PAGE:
It turns out the TP moniker has been thrown around a group of people who have always been with us, and usually been politically active. Polls differ in their description of TEA Party people, and that’s because “Tea Party” is less a clearly defined platform than a general sense that our tax dollars are being squandered and our resources bound. It describes a loosely associated group of like-minded individuals but defies nation wide organization, kind of like “Earth First!”.
What the polls do agree on is that most TEA Party supporters are old, white, and religious. Most are Republican, but there is a smattering of Catholic Democrats and other conservative old party Dems, and some “libertarian” or “disaffected” voters.
In the United States, conservatives are generally about money, and the TEA Party is certainly no different. They hate universal health care, they hate it that Mexican nationals work in the U.S.
It is pretty clear that most TEA Party members are linear thinkers. When linear thinkers are presented with complex problems, they try to break them down into a series of linear elements.
An example is the analysis by the Tea Party Barbie, Sarah Palin. Obama described his plan for intervention in Libya, and the plan has several junctures where it makes sense to see what happens. Gaddafi is bad, we all get that, but he’s the recognized ruler of a sovereign nation. If his people overthrow him, that’s one thing; it’s something else to simply go in and throw the bastard out (a nice, linear plan). First of all, the UN resolution and NATO directive don’t include that, and the various other players, notably China and the Arab League, haven’t endorsed that. Secondly, the “go in and get the guy” logic worked in Panama, but pretty much nowhere else. Look at the terrific success we had in Iraq, and continue to have in Afghanistan. Do we have to be taken to our knees by yet another Vietnam, or locked in an expensive stalemate like Korea? Are you made more safe by huge U.S. military bases in Iraq?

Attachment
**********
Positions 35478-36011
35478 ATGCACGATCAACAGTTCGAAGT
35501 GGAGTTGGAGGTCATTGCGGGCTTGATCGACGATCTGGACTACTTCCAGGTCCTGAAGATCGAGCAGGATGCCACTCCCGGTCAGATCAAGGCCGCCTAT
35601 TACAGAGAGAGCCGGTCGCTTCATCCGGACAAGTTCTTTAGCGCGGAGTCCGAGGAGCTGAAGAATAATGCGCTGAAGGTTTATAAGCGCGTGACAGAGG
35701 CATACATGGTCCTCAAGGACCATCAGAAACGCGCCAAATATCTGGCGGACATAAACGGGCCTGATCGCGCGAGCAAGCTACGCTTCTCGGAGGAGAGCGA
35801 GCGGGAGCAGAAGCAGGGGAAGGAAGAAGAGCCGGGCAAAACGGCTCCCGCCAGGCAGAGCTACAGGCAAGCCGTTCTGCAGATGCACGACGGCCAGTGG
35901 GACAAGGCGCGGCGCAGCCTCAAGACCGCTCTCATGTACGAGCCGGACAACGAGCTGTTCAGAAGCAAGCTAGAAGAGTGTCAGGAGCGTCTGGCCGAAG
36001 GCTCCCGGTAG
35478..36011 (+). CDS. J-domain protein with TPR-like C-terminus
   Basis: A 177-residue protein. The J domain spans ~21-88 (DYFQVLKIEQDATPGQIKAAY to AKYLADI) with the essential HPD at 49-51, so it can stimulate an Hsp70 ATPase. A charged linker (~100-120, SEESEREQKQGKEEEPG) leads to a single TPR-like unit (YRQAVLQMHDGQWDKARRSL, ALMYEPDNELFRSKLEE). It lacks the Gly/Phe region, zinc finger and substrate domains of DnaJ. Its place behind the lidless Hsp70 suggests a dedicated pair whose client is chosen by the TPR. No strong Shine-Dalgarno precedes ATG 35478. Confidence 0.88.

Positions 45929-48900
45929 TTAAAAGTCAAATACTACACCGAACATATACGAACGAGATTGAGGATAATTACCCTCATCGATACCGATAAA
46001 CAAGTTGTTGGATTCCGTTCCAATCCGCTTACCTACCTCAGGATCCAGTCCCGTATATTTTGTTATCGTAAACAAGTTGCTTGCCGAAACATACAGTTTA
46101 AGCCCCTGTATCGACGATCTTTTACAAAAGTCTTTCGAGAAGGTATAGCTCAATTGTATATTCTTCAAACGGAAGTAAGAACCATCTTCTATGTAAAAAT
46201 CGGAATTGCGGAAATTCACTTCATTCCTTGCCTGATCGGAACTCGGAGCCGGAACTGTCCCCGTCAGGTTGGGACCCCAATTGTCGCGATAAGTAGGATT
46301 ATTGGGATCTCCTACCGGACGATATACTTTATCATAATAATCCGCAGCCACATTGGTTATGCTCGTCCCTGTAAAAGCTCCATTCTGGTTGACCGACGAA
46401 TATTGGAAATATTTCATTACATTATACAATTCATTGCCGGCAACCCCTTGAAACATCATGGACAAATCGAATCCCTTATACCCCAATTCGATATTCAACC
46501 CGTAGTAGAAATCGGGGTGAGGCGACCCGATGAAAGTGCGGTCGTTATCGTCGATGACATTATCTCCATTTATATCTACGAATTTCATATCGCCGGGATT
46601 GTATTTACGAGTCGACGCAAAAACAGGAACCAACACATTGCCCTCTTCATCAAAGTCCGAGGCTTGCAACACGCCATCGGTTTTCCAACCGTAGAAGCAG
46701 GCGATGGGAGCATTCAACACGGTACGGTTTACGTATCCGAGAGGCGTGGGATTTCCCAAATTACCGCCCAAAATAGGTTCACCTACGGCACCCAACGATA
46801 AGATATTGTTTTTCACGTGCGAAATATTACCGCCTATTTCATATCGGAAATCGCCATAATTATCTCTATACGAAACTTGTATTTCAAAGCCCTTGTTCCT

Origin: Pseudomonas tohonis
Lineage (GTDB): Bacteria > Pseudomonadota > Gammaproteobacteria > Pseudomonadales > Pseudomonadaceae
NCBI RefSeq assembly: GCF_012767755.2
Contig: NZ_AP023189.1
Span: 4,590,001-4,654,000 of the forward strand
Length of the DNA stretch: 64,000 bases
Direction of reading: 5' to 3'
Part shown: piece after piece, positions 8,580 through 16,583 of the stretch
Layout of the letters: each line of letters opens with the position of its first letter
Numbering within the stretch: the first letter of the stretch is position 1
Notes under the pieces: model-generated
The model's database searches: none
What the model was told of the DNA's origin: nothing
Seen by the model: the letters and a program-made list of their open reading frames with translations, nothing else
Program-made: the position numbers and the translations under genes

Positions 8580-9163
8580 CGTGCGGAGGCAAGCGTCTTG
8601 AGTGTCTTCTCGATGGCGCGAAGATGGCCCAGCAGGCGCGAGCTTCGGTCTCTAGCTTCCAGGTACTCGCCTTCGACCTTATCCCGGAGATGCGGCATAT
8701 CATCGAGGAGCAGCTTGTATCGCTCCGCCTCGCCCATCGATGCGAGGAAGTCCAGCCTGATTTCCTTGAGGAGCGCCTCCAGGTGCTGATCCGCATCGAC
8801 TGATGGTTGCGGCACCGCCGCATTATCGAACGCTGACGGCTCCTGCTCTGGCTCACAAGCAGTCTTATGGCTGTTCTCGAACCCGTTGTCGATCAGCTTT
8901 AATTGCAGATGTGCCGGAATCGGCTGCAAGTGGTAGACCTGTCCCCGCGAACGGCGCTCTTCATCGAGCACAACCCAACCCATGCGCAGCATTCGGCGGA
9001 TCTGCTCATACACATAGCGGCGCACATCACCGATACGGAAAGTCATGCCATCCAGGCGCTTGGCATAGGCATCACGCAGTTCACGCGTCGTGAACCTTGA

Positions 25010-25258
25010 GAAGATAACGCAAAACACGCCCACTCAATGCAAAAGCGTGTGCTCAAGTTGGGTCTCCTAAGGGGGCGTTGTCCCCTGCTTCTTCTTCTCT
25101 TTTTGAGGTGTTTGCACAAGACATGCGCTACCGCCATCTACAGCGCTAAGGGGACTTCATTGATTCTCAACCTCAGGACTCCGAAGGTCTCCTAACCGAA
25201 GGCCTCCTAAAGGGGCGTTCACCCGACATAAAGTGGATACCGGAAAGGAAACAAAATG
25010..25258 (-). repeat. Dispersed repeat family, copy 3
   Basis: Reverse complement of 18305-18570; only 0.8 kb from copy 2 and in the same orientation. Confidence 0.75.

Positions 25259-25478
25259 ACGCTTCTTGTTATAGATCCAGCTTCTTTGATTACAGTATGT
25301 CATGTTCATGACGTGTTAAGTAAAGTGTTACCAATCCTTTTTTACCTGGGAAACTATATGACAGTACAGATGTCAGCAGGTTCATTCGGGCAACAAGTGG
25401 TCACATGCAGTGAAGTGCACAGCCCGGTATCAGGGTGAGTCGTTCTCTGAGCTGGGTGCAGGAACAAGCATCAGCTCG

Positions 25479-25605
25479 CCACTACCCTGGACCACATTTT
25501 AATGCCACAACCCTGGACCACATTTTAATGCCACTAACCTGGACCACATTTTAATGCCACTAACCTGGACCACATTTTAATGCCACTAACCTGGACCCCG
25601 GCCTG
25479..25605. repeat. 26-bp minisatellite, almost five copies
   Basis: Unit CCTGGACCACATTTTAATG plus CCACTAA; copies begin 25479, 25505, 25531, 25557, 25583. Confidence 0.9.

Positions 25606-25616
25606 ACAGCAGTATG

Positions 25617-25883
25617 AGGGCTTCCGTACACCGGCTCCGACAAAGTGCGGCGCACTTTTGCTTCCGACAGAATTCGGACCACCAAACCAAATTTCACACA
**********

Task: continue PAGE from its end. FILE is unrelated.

Palin, though, saw the flexibility in Obama’s plan as “chaos” and claimed his plan is “dodgy, dubious”. Further, she stated that the only purpose she could see in American military action in Libya was to take out Gaddafi. The resolutions call for humanitarian intervention, to keep Gaddafi from using mercenary aircraft against his own people. That’s the reason, and it isn’t simply American self interest, though we all understand without saying it that’s part of the plan: more oil for us.
Still, even Palin only represents the most hardcore, most rock headed TEA Party members.
Moderate TEA Party members seem to understand one very important point: the two parties can’t represent all Americans. If we can’t break up the parties, we can vote between them, or past the edges of them.
You don’t have to join the TEA Party, though, you can join MOVEON.org. MOVEON is also a loosely based group of like minded people, though they have an administrative staff. They frequently query members on where they want the organization to go, what issues they want to focus on, and what candidates they want to support.
As a liberal organization, MOVEON tends to be more trendy, a little slicker with technology, and more egalitarian than TEA. MOVEON is the Olive Garden to TEA Party’s Dennys.